29 September 2009

More Mohrmann (see earlier post)

The ancient Romans were very legalistically minded. When they prayed to the Gods, they did their best to ensure that they covered everything; that they addressed the Gods by the right titles (and all of them) so that they could be assured that they were heard; that they asked for everything that they required so that an accidental omission would not frustrate their petitions. Christine Mohrmann showed that there is more than a little of this attitude in the prayers which comprise the Roman Rite of the ancient Latin Church.

In the Canon of the Mass, perhaps this is shown most clearly in the word 'adscriptam'. It means, I suppose, "written on the list". It's lawyer-like. If something's in the Statute, in the inventory, then it's covered. If not, not. We pray that our oblation be "written up". The old ICEL version simply ignored the word; the new ICEL, authorised and imminent, renders it "acknowledged", which is still a trifle coy.

It is not difficult to understand the nervousness of the translators. "Legalism" is not instinctively seen as a virtue in modern culture, still less in modern religious thought. God is not, we feel, a crabbed old backwoods attorney or solicitor just looking all the time for an opportunity or a pedantic excuse to catch us out. He's loving, merciful, generous, understanding. Perhaps the authors of the Roman Canon were a little bit too Roman and a little bit less Christian than they should have been.

But No. Long before the Roman Canon was written, S Ignatius of Antioch wrote that the Eucharist had to be celebrated by the Bishop, or by one to whom the bishop committed it, for it to be bebaios: a Greek word meaning sure, certain, secure, safe. Conditions have to be fulfilled. And this in turn is based on two root principles of our Faith.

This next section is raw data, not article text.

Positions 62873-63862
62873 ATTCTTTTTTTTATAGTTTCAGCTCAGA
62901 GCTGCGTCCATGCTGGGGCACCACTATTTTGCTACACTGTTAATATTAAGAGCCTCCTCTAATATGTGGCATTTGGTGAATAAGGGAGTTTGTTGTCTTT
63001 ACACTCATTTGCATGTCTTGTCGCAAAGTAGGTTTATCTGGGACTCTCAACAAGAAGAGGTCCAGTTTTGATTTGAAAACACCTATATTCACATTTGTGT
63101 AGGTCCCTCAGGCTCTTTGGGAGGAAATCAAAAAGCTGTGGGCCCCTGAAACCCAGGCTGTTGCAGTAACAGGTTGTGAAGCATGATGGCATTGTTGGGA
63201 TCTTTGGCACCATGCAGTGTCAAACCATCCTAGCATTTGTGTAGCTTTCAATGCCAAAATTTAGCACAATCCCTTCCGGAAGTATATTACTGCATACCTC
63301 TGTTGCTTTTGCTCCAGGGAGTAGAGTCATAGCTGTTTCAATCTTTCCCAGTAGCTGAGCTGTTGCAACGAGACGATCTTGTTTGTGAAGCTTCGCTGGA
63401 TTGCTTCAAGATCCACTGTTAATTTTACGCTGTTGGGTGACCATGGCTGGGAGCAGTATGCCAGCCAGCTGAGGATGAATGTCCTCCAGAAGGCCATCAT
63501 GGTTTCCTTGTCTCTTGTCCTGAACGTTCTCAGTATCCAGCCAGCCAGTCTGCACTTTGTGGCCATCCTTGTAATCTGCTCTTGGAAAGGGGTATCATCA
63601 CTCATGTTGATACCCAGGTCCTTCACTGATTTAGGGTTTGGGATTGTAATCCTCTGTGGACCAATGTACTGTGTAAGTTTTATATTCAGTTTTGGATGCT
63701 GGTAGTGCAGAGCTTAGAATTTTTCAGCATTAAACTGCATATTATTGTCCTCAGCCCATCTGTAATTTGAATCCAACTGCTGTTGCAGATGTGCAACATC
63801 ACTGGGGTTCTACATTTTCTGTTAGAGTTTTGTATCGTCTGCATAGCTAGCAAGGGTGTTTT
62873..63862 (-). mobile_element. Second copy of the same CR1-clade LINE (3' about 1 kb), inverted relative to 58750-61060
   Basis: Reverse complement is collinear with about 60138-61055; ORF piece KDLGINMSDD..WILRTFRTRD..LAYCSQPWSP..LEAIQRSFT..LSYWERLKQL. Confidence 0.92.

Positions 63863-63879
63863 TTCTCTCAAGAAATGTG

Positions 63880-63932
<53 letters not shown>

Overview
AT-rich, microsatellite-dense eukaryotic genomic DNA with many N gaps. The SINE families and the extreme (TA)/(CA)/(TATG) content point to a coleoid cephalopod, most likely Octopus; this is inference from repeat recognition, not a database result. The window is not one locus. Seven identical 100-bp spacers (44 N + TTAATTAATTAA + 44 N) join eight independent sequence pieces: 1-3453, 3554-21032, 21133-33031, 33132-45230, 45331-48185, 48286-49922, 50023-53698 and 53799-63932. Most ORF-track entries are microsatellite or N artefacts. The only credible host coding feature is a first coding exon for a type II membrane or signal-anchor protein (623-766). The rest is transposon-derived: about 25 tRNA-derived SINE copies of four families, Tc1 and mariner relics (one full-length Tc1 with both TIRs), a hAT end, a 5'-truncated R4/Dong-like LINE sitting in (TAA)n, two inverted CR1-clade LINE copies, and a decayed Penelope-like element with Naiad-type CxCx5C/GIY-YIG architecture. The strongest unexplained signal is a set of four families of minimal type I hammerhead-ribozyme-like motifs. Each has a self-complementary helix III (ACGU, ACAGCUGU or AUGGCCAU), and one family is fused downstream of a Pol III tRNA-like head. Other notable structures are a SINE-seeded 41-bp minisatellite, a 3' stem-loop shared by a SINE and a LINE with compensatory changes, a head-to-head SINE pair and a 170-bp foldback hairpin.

God is true and will do what he has promised. We are called to be faithful and to do what he has commanded in the way that he has commanded. When we are obedient we know that what we have done is official, valid, in the archive, stamped by the clerk. Praise to him for his faithfulness.


Steve said...

But what if S Ignatius of Antioch was wrong? (He didn't come from the right place to be infallible....)

Steve Cavanaugh said...

True, S. Ignatius was from the "other" Petrine see. But thereby is a witness that what Fr. Hunwicke has written about the Roman mind was not unique to them. That we must "do what He has commanded in the way that He has commanded" reflects Jesus' words in Matthew to those who claim that he taught in their streets and that he has supped with them: I never knew you. Listening to the teaching, and partaking of the sacrifice is not enough to live a Christian life; we must have, as Paul begins and closes the epistle to the Romans "the obedience of faith".

austin said...

I found these observations moving and compelling -- not what one expects from comments on liturgical lexis. But what else is a covenant but a binding legal agreement? And how can one be faithful without one. Another reason to be grateful to the industrious and perceptive Fr. H.